With my fellow trustees, we turned Brighton Pride into a charitable trust in 2004 to run the high profile festival promoting equality whilst giving grants to voluntary groups to participate. It included week-long winter and summer festivals with a focus, not on fundraising, but on community events. Activities were funded by grants, encouraging a wide participation especially from marginalised groups. Businesses did their bit by running fundraising events to boost the grants fund. The Preston Park festival acted as a showcase for all of the charity’s efforts throughout the year. It was funded through sponsorship and bar/food concessions. The activities run by Pride touched all sections of the LGBT community: arts workshops for the parade, an annual dog show, a drug awareness campaign, to name a few. Sadly, in the last few years a lot of these activities have tailed off.

Pride could have expanded its portfolio rather than cutting it back. For example, as a charitable trust it could have acted as a field agent to much larger charitable trusts by administering LGBT grants locally. However, in October 2009 it announced that no more grants would be given out at all. As a charitable trust this is its primary function and it isn’t doing this anymore. As a result I shall be writing to the charities commission to highlight my concerns.

As the community activities have diminished, the effort has been pushed into raising money to pay for an event that has grown year on year whilst slowly losing its gay identity. The last Brighton Pride I went to was in 2009– the crowd has become so mixed that it didn’t feel like a gay Pride event anymore. I now live overseas and would have made the journey back to Brighton for my beloved Brighton Pride this year but it didn’t feel right. My friends who went stayed for less than an hour declaring it had lost its LGBT identity and vowed they won’t be going next year unless something changes radically.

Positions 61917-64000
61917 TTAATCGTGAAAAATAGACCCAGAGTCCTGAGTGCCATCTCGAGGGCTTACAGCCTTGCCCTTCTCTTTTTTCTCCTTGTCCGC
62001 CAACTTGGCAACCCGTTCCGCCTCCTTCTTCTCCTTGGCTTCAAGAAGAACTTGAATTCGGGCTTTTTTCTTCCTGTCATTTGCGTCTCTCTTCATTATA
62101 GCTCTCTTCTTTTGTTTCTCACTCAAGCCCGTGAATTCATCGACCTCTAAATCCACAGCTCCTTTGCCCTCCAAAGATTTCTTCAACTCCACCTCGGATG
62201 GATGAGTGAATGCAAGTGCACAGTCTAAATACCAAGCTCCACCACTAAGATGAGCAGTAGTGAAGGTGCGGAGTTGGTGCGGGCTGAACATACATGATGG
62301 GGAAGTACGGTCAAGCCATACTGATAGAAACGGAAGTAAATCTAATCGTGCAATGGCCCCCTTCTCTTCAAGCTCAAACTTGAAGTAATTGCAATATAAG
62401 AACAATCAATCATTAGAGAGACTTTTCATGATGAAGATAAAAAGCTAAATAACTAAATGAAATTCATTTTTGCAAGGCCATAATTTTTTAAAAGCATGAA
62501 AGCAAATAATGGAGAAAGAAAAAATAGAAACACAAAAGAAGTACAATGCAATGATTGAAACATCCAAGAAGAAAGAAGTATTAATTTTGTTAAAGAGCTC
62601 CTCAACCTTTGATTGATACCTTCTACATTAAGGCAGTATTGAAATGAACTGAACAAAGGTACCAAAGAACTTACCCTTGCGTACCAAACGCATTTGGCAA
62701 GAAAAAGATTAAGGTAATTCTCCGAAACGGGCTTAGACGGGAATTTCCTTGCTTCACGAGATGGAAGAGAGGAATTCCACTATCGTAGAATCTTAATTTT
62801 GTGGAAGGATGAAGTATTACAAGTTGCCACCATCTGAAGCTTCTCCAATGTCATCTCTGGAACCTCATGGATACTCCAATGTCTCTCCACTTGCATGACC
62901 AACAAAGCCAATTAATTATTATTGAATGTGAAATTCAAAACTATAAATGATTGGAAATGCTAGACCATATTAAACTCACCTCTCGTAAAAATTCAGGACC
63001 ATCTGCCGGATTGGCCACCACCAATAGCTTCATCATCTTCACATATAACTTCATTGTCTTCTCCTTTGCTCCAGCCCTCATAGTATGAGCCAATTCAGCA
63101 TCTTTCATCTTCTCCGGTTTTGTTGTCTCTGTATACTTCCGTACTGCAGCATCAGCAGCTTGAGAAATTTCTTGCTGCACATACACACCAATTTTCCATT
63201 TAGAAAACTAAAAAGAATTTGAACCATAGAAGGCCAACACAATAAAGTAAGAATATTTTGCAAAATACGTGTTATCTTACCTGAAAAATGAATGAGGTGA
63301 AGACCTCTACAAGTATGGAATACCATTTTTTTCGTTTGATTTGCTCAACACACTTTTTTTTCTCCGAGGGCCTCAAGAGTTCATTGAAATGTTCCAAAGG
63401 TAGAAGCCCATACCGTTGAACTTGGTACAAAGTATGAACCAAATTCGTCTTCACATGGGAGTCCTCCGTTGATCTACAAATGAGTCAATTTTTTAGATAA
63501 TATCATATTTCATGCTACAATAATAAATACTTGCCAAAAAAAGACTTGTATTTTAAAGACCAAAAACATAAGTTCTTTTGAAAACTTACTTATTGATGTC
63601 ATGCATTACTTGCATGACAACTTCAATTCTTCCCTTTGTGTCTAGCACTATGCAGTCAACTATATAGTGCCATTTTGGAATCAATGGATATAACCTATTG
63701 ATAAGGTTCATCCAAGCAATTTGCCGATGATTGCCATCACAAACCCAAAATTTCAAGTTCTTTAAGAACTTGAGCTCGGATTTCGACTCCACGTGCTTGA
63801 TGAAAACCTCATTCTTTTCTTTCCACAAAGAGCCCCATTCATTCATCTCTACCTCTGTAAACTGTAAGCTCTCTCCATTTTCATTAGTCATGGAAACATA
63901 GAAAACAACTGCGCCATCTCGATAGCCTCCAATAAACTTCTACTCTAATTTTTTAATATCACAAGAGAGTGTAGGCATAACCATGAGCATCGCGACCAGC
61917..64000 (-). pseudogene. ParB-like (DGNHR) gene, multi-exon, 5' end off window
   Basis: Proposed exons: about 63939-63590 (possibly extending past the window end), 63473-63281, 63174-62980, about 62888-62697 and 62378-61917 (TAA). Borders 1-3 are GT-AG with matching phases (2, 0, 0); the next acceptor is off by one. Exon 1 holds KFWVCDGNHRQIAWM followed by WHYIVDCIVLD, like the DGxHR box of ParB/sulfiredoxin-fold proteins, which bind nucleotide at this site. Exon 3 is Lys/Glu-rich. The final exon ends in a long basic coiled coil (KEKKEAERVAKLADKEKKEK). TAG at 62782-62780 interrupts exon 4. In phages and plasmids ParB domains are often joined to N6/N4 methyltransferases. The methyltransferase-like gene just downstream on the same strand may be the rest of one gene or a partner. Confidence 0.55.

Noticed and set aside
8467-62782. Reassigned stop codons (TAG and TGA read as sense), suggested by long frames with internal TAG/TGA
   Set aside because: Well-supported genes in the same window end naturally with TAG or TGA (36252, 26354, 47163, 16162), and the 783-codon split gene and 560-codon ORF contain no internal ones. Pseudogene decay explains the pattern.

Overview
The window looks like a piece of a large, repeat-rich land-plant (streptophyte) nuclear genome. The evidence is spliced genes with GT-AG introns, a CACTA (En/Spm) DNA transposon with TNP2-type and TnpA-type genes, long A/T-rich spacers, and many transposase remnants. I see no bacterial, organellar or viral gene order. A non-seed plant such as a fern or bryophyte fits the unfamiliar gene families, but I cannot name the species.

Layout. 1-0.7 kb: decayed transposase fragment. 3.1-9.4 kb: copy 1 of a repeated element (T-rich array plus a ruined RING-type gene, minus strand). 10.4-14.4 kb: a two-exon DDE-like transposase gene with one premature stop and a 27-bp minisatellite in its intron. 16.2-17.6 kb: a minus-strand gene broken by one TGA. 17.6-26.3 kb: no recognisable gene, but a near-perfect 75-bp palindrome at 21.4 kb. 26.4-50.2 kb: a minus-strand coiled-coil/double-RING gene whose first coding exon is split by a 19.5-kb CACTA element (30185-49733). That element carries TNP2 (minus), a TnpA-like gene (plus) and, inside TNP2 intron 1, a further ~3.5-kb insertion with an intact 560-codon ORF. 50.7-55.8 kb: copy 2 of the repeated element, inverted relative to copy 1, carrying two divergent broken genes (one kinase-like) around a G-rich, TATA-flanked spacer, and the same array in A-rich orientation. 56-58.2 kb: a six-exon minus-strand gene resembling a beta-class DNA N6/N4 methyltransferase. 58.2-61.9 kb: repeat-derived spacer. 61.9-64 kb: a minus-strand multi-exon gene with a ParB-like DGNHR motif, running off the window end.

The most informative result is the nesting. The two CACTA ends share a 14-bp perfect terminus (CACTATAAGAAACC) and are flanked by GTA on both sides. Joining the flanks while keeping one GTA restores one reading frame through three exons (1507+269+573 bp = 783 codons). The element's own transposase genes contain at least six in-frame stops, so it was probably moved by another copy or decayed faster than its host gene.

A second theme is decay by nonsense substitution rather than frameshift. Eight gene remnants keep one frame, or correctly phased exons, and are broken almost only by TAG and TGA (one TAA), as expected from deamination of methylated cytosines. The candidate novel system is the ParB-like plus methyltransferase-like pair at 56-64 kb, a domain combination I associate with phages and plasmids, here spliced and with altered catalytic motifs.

It has become a free party for anyone. This is not what we set the charity up to do. Ethically the charity should stop. Running a party disguised as a charity is morally wrong and an affront to the tens of thousands of charitable efforts across the land.

The Pride trustees should wind up the charity and allow a commercial operation with gay standing to take over the pitch. Charging for the event will end the “free for all” and help return the festival’s gay mix. There is a business bid on the table backed by two key LGBT community groups with a promise to create grants for local groups. However, as this is a commercial operation, the council will wish to charge for the use of Preston Park. It could easily insist that this fee is ring-fenced and distributed to the community groups instead. It would make no financial difference to the Council yet it would provide a massive boost to our voluntary sector.

This bid comes from the production company Wilde Ones and club brand Wild Fruit – they the very people who, in 2003-6, helped me, my fellow trustees and workers, make Brighton Pride the best gay event in the country. Perhaps they can return the that jewel to the gay community’s crown?

David Harvey

Disclosure: David Harvey is the former owner of 3Sixty Magazine. Five years ago, and 3Sixty jointly published a pilot Pink News magazine.